The Australian scholar presumably detained in North Korea may have been silenced prior to US President Donald Trump's visit to the demilitarized zone, an expert said Friday.
The disturbing new theory emerges when Prime Minister Scott Morrison spoke about his concern about the well-being of Mr. Sigley from the G20 summit of central bankers and world leaders in Japan.
& # 39; It is disturbing to me and I am sure that his family will also & # 39 ;, Morrison said Friday from Osaka.
Alek Sigley can be safe with his communications cut off as tensions rise in the mysterious communist state prior to US President Donald Trump's weekend visit to South Korea
Alek Sigley (right) at his wedding with Yuka Morinaga, 26, in May 2018. Mrs. Morinaga received her last message from Mr. Sigley on Monday evening. Mrs. Morinaga normally speaks daily with her husband at WhatsApp in Tokyo, where she is based
& # 39; The expression of support and assistance that has come from other countries that I have met while I am here is very welcome & he said.
& # 39; We will continue to focus on that and try to make it clear what exactly happened and then take steps from that point. & # 39;
Australian National University North Korea expert Leonard Petrov said that the secret communist state saw Mr Sigley's regular blogging about life in North Korea as a security risk and deliberately cut him off from communication.
North Korean expert Leonard Petrov said that North Korea saw Mr Sigley's regular blogging about life in North Korea as a security risk and deliberately cut him off from communication.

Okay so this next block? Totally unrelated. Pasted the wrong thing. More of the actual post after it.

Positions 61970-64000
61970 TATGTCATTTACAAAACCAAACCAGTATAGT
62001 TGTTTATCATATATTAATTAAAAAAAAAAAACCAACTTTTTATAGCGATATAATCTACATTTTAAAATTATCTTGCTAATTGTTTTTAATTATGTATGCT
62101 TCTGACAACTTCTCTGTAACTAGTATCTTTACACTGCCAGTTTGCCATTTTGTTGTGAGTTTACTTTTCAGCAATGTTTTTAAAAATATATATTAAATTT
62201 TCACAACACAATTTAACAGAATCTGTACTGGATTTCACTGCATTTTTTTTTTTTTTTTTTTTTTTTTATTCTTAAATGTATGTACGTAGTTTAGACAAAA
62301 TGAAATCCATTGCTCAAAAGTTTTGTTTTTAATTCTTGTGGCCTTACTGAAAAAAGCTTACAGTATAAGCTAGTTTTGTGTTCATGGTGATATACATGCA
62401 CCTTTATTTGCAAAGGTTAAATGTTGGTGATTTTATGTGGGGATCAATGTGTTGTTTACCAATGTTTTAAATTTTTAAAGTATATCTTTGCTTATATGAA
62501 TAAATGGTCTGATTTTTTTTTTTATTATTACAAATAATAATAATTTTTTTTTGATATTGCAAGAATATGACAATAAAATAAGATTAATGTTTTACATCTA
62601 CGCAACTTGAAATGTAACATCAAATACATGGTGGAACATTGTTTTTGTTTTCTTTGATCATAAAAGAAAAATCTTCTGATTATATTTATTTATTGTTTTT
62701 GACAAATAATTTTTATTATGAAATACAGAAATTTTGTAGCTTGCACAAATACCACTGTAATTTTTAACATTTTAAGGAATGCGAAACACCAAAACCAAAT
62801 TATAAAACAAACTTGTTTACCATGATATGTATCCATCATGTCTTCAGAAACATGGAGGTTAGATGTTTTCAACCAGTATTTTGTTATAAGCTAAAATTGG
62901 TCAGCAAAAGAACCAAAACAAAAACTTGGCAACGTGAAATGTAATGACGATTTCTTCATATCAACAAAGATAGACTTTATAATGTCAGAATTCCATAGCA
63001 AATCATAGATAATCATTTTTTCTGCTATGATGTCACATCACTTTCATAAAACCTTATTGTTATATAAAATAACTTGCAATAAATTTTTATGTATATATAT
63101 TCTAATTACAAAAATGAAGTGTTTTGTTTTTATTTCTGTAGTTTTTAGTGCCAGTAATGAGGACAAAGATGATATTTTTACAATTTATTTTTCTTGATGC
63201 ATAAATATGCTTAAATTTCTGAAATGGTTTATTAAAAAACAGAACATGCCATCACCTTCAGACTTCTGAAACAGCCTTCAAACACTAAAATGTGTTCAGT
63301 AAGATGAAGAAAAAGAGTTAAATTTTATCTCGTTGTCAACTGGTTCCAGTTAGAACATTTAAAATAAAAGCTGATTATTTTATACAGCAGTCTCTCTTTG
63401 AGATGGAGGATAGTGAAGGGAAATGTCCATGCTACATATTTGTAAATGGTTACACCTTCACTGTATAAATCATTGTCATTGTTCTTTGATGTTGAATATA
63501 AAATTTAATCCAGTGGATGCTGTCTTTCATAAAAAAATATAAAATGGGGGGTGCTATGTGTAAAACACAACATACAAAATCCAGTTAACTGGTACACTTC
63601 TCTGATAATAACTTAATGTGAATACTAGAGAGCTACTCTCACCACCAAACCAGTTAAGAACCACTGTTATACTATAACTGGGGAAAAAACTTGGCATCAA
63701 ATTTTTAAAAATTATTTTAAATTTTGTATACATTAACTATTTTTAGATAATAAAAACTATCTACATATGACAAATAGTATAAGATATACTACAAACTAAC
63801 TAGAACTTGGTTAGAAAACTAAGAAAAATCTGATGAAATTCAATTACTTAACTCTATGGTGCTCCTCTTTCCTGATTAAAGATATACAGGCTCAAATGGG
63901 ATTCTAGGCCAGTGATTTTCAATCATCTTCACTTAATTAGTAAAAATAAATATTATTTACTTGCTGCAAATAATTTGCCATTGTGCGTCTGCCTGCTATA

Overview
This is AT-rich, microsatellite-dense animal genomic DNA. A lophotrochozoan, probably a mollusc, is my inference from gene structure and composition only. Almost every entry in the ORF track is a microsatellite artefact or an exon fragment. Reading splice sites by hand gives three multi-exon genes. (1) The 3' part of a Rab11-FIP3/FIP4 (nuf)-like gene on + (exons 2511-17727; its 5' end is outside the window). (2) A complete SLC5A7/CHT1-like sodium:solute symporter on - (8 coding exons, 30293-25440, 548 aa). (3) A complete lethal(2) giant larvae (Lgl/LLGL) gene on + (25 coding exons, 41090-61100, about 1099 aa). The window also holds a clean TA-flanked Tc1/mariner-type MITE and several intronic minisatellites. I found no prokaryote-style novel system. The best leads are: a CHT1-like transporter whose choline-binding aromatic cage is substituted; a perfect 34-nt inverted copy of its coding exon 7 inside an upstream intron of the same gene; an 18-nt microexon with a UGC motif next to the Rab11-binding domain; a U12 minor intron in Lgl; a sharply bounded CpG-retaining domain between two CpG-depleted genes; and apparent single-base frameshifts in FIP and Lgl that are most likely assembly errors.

& # 39; I think North Koreans may have decided to close his blog … because the information came from North Korea, which is unprecedented, & # 39; said Dr. Petrov against the ABC.
Sigley, the only Australian living in North Korea, moved there in 2018 to study for a Masters in Korean Literature at Kim Il-Sung University in Pyongyang.
He also regularly runs a tour company for foreign visitors and blogs. He has a Twitter account with 4000 followers.
On his blog and on social media, mr. Sharing Sigley non-controversial, non-political information about daily life in the hermit's will, that is fascinating for outsiders because it is so closed.
Dr. Petrov, a friend of Mr. Sigley, said he didn't think Sigley was in immediate danger because he was a stranger who had been allowed to study there.
But he remained a potential risk because he was not controlled and censored by the North Korean dictatorship, he said.
Pictured: Aleks Sigley & # 39; s student ID for Kim Il Sung University, where he studies Korean literature
Dr. Petrov said with US President Donald Trump planned to visit the demilitarized zone on Sunday that tensions had increased in both South and North Korea, leading to intensified security measures.
Trump comes to South Korea for a two-day visit on Saturday and meets South Korean President Moon Jae-in on Sunday, following a summit of G20 leaders in Japan.
& # 39; Normally North Korea is a closed book & # 39 ;, said Dr. Petrov.
& # 39; As a long-term resident on a student visa I have almost unprecedented access to Pyongyang & # 39 ;, he wrote in an editorial in The Guardian
& # 39; Information is protected, journalists are not allowed or carefully investigated.